NOAA TEACHER AT SEA
ONBOARD NOAA SHIP OSCAR DYSON
JUNE 11 – JUNE 30, 2011
NOAA Teacher at Sea: Jason Moeller
Ship: Oscar Dyson
Mission: Walleye Pollock Survey
Geographic Location: Gulf of Alaska
Dates: June 21-22, 2011
Wind: 17.81 knots
Surface Water Temperature: 6.7 degrees celsius
Air Temperature: 10.10 degrees celsius
Depth: 82.03 meters
Welcome back, explorers!
Today has been the calmest evening since I boarded the Oscar Dyson. The night shift did not fish at all, which meant that I basically had an evening off! Even the evenings we have fished have been relatively calm. It takes us about an hour to an hour and a half to process a haul of fish, and up to this point we average about one haul per night. That gives me quite a bit of down time! When I am on shift, that down time is usually spent in one of two places.
When I am not sitting in one of these two places, I am usually running around the ship with my camera taking nature photos. Below are the best nature photos of the past three days.
We resumed fishing today! These trawls brought in quite a few species that I had not seen before, along with the ever plentiful pollock.
Science and Technology Log
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Reader Question(s) of the Day!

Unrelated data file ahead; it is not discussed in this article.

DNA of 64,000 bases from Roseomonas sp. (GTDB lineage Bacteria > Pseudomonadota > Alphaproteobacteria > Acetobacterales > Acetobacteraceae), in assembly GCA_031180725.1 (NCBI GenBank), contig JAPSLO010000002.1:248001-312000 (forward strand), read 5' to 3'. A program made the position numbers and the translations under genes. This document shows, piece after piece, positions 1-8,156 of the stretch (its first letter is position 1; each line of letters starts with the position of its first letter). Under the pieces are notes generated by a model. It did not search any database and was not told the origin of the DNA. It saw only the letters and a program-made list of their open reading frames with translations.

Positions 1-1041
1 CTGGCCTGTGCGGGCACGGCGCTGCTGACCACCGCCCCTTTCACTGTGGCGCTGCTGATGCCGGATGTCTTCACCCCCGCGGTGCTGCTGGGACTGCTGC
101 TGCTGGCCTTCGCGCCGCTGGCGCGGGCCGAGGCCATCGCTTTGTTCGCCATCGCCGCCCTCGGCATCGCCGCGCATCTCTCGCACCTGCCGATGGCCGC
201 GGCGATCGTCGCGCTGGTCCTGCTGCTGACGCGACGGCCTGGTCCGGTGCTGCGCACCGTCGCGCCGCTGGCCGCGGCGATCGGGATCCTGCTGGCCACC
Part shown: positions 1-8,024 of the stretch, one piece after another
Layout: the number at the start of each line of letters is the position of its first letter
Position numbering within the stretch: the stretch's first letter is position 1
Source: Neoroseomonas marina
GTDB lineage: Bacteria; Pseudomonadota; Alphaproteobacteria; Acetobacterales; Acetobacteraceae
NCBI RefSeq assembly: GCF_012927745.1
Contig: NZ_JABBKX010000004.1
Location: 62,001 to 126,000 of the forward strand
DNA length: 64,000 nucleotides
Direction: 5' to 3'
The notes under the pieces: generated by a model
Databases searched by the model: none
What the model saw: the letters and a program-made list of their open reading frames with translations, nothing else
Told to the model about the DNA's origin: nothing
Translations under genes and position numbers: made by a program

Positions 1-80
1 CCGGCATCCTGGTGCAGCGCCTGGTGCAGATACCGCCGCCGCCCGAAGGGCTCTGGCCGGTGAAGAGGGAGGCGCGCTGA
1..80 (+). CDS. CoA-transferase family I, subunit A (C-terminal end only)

Today’s question comes from James and David Segrest, who are two of my homeschool students!
Q. What do you eat while you are on your adventures? Do you get to catch and eat fish?
The food is great! Our chef has a degree in culinary arts, and has made some amazing meals!
I wake up at 2:30 pm for my 4 pm to 4 am night shift, and usually start my day with a small bowl of oatmeal and a toasted bagel. At 5 pm, about two hours after breakfast, dinner is served, and I will eat a huge meal then too. Every meal has two main courses, a vegetable, a bread, and dessert. We have had a wide variety of main courses which have included bratwurst, steak, gumbo with king crab, fish, chicken parmesan, spaghetti with meatballs, and others!
We will often eat some of the fish we catch, usually salmon and rockfish since those provide the best eating. The salmon disappears to the kitchen so quickly that I have not actually been able to get a photo of one! We have not caught a halibut in the trawl net yet, otherwise we would likely have eaten that as well. Yum! We have not yet eaten pollock, as it is viewed as being a much lower quality fish compared with the rockfish and salmon.
I’m out of questions, so please email me at firstname.lastname@example.org with those questions please!